Risk Factors Related to Childhood Stuttering

It is necessary to understand that there are various risk factors associated with the occurrence of childhood stuttering. Male children are more likely to have problems such as stuttering. Children with hearing problems also have probable cause for stuttering. Parent factors also have a major role to play in childhood stuttering and children who have a family history of speech and language problems have a high probability to acquire stuttering. In some situations, children who lack parental support may also be vulnerable to stuttering tendencies. Such factors may have a major role to play in hampering speech and language development.

Five-Step Plan for Treatment

The treatment of stuttering in children will follow a five-step module.

1. Providing a relaxed home environment for the child, therefore, providing opportunities for the child to speak freely (Nippold, 2018). The parents should set time aside to talk to the child and connect emotionally.

2. Restraining from negative reactions when the child stutters and the parents and teachers should learn to react normally when the child stutters as this will give the child confidence.

3. The parents should speak to the child in a slowed and relaxed manner and this can help reduce the feelings of pressure on the child.

4. Listening attentively to the child when he or she speaks and do not try to complete the child’s sentences (Nippold, 2018).The child needs to be assured that they can communicate successfully even when stuttering occurs.

5. Talking openly and honestly to the child concerning stuttering when he or she brings up the subject. It will assure the child of parental support, which is important if healing is to occur.

Proposal for Supplemental Therapy Ideas

1. The child can be enrolled in stuttering therapy and this can help the child to learn ways of minimizing stuttering when speaking such as speaking slower, regulating breathing as well as slow progression from single-syllable responses to longer words (Nippold, 2018).Therapies will also help to address the anxiety that such a person may feel in different situations.

2. Drug therapy can also be effective and this involves the use of medication to deal with the problem of stuttering in the child (Nippold, 2018). However, this has not completely proven effective in dealing with child stuttering.

3. The clinician can also advise the parents to institute the use of electronic devices in dealing with the condition (Walsh et al, 2018). These devices include hearing aids, which may help to improve the fluency of the child and therefore controlling the condition of stuttering in the child.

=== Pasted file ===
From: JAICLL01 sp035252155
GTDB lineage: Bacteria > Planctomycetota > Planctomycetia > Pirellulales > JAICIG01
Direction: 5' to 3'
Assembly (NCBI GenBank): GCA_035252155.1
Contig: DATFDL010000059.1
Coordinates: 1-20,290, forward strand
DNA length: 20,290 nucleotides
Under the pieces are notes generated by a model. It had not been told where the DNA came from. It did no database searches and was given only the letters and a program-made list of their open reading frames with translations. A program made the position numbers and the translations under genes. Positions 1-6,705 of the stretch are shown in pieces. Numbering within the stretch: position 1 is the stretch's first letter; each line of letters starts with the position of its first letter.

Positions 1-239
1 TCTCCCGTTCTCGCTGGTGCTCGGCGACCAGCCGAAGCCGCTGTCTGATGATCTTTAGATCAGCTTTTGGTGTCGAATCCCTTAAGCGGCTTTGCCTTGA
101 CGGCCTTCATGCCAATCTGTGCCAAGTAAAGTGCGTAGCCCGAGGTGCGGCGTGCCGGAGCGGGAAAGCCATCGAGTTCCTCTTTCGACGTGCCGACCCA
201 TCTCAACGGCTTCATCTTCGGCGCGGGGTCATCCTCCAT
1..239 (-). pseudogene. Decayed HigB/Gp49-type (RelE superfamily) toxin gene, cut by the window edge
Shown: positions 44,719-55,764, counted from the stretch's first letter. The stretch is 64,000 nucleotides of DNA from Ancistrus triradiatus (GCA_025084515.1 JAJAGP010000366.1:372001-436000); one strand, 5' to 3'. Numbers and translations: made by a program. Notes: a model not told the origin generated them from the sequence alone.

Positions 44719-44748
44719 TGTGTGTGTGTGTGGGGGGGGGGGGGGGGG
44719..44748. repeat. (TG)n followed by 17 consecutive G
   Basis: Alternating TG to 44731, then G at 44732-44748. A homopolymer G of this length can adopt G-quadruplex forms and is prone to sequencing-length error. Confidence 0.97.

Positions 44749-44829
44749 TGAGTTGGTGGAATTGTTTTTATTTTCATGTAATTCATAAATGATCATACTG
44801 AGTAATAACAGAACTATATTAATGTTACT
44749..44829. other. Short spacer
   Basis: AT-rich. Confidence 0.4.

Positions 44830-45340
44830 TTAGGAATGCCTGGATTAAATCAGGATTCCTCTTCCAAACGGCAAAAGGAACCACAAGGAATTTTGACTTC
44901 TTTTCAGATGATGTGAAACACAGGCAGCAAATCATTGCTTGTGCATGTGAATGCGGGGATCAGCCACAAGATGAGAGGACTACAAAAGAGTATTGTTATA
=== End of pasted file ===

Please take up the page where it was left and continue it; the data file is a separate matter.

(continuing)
PART II

Video Explanation

Script

Me: Does anyone have a problem understanding what child stuttering is?

Peter: I understand what it is but I am not quite sure what brain activity occurs during stuttering?

James: Research evidence reveals that there are different rates of hemodynamic activation patterns during speech production of fluent and stuttering children

Ann: Does that mean that there is a relationship between brain activity and child stuttering?

Me: That is very much possible

Ann: What are some common signs of stuttering?

James: It includes an abnormally high frequency of stoppages in the speech which take the form of repetitions of sounds and syllables as well as prolongation of sounds

Peter: These symptoms usually have a negative effect on the behavior and social outcomes of the child

James: What actions can be done to help deal with stuttering?

Ann: Therapy is the best treatment for stuttering and this can include speech training for the patient.

PART III

Final Course Reflection

One major aspect that stands out in this particular case is the use of therapy in the treatment and control of childhood stuttering. Therapy has an important role in teaching the child concerning speech control and assisting the child to master their pronunciation. It has been proven that therapy helps to reduce the frequency of stuttering and decreasing the tension and the struggle of stuttering moments (Carr & Zebrowski, 2017). It has also been proven that through speech therapy the child also learns better communication skills that include eye contact and phrasing. After a thorough evaluation of the child, the speech therapist will devise the most suitable therapy plan for the child aiming at achieving speech objectives.

References

Berquez, A., & Kelman, E. (2018). Methods in stuttering therapy for desensitizing parents of children who stutter. American journal of speech-language pathology, 27(3S), 1124-1138.

Carr, M., & Zebrowski, P. (2017). Child and parent perspective of effective and ineffective therapeutic alliance during treatment for stuttering.

Nippold, M. A. (2018). Stuttering in preschool children: Direct versus indirect treatment. Language, Speech, and Hearing Services in Schools, 49(1), 4-12.

Walsh, B., Usler, E., Bostian, A., Mohan, R., Gerwin, K. L., Brown, B., … & Smith, A. (2018, September). What are predictors for persistence in childhood stuttering?. In Seminars in speech and language (Vol. 39, No. 04, pp. 299-312). Thieme Medical Publishers.

Weidner, M. E., St. Louis, K. O., & Glover, H. L. (2018). Changing Nonstuttering Preschool Children’s Stuttering Attitudes. American journal of speech-language pathology, 27(4), 1445-1457.